Originally Posted by dabvu2498
Like the wind or the rain? Or a pebble in the grass that causes a bad hop? Or a freak injury to a star player? Or a starting pitcher that had too much to drink the night before?
Randomness and externalities can not be eliminated from baseball.
And yet they still cut the grass to be uniform, rake the dirt to get rid of as many pebbles as possible, and try to keep all the pitching mounds the same height.
Just because you can't ever reach perfect doesn't mean you shouldn't continue to improve -- especially when the "randomness" isn't really all that random. It's not just that umps miss calls sometimes. It's that Maddux gets strikes that Belisle doesn't. It's that righties have a lower strike zone called against them than do lefties.
Here's an interesting table and commentary from Dan Fox at BP. http://www.baseballprospectus.com/ar...articleid=6502
(subscription required). He's done a lot of work with the Pitch/fx data MLB is accumulating.
Several years ago I took my older daughter on a fossil hunting trip in the Cretaceous Badlands of western Kansas, in what was then the Western Interior Seaway. After just a few minutes of struggling to see the bits of fossilized bone, shell, and teeth that our guide could see so well, the concept of "search image" had become crystal clear for both my daughter and myself. The basic idea is that we see what we're trained to see. Our minds interpret the data coming from our eyes using predefined patterns that have been influenced and built up from experience. So to our guide, what was clearly a shark tooth of the species Cretoxyrhina literally right in front of our noses, was for us simply another piece of jagged rock. I'm happy to report that we eventually caught on and made a contribution or two as the day wore on.
I was reflecting on this experience as I examined the called ball and strike accuracy of umpires when broken down by count. To understand why this happened examine the following table, keeping in mind that the mean CSAgree% is 81.4 percent and the mean CBAgree% is 94.6 percent:
Now, take a look at the bolded numbers. They differ in a statistically significant way from the overall mean at the 95 percent confidence level. Notice how far they deviate from the means--at 3-0, over 88 percent of called strikes are actually strikes, while at 1-2 and 0-2 the percentages drop to 67 percent and 69.5 percent, respectively. In other words, at 3-0 (and 2-0 to a lesser extent), umpires are more likely to see the pitch as a ball, and with two strikes (likewise at 2-2), they're more likely to see the pitch as a strike.
Count Pitches CS CSAgree% CB CBAgree% Agree%
1-0 6653 2690 .803 3963 .945 .887
2-0 2349 1078 .828 1271 .943 .891
3-0 1155 710 .883 445 .948 .908
1-1 5066 1199 .772 3867 .950 .908
1-2 3871 400 .670 3471 .962 .932
2-1 2359 616 .756 1743 .952 .901
2-2 2637 336 .732 2301 .969 .939
3-1 1048 388 .799 660 .952 .895
3-2 1168 184 .788 984 .966 .938
0-0 20415 8960 .837 11455 .928 .888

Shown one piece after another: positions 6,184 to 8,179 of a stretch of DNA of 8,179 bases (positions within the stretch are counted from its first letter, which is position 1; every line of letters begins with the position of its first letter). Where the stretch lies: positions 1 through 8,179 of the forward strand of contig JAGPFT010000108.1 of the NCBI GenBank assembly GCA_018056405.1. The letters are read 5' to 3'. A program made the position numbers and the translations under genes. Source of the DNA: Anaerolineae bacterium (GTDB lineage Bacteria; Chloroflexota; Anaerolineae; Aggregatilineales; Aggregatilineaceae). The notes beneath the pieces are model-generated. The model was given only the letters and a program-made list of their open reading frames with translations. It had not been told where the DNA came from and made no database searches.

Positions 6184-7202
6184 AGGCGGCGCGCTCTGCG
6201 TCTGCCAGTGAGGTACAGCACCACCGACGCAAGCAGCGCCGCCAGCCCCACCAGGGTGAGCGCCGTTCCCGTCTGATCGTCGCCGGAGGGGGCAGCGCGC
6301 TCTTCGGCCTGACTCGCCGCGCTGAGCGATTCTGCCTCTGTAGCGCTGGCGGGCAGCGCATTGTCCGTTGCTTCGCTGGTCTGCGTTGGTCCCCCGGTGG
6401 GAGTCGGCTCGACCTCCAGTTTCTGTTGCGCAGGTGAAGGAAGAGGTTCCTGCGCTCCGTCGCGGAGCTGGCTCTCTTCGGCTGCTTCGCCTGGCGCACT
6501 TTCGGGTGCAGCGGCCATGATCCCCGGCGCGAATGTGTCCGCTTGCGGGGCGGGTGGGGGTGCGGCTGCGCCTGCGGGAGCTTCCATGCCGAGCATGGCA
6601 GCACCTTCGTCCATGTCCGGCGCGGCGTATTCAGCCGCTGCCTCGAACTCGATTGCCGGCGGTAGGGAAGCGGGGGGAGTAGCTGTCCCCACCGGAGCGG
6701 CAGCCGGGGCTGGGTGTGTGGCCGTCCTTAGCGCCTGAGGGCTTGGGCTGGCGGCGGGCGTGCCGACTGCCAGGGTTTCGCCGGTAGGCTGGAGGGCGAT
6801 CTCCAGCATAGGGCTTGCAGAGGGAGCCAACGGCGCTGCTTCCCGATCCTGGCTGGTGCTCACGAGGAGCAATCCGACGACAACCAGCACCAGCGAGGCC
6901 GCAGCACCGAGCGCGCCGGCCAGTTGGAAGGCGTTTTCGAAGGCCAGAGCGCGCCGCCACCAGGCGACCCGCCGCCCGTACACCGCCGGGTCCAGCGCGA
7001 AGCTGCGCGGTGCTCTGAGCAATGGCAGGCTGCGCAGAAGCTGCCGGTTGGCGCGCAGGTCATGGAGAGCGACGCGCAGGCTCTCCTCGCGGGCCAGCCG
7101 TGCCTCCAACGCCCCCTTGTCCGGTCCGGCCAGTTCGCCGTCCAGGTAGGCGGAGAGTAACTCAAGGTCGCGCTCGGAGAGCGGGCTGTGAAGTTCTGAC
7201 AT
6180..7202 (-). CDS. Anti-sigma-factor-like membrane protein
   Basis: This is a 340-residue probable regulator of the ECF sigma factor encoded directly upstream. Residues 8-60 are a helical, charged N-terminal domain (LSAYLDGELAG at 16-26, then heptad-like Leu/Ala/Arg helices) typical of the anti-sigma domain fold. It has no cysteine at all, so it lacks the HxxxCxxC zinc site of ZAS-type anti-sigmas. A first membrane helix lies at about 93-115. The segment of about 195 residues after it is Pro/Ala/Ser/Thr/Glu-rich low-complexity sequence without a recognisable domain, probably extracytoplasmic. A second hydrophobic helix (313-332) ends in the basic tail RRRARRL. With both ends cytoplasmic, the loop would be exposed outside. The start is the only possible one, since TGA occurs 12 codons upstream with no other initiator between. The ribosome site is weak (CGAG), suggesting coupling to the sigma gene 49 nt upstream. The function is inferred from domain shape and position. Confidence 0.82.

0-1 6971 1450 .790 5521 .944 .912
0-2 3078 233 .695 2845 .968 .947
Note that in the cases where there are two strikes this is exactly the opposite of the intent of the pitcher, where experience tells us they typically try and get hitters to chase, and therefore should result in more thrown balls. One possible explanation is that umpires, even in the short span of several pitches, have their search image modified, and as a result tend to model their calls on the prevailing trend.
What this indicates is that while umpires may, in the words of George Will, be "natural republicans–dead to human feelings," they are prone to at least some of the same biases and perceptions as the rest of us.
Will machines magically fix everything? Of course not. But machines don't know who's pitching. They don't know who's hitting. They don't know they count. Thus, they can't have their perceptions influenced by these things.
Umpires are amazing and I have all the respect in the world for what they do and their ability to do it. But the calling of balls and strikes is one of the few areas which should be very black and white. There should be no subjectivity involved. No amount of training informed by a computer tracking system will allow an ump to get outside of his human limitations: conditions (shadows, rain), positioning (hard to see low pitches), psychology, etc.
There are aspects of an umpires job which simply cannot be replaced by an automated system.
Given the analogies earlier, I would draw another. You are going to watch the symphony. The purpose of doing so is to enjoy a certain set of songs played live by the very best musicians. Do you want them to have music in front of them or not? Sure, they know the songs by heart and will get the right notes, the right inflections, etc. 95% of the time. It will be a wonderful concert I'm sure. But why not let them keep the music in front of them to confirm their perceptions, their memories? Does it detract from the performance in any meaningful way that they might not be playing 100% from memory? Not in my estimation.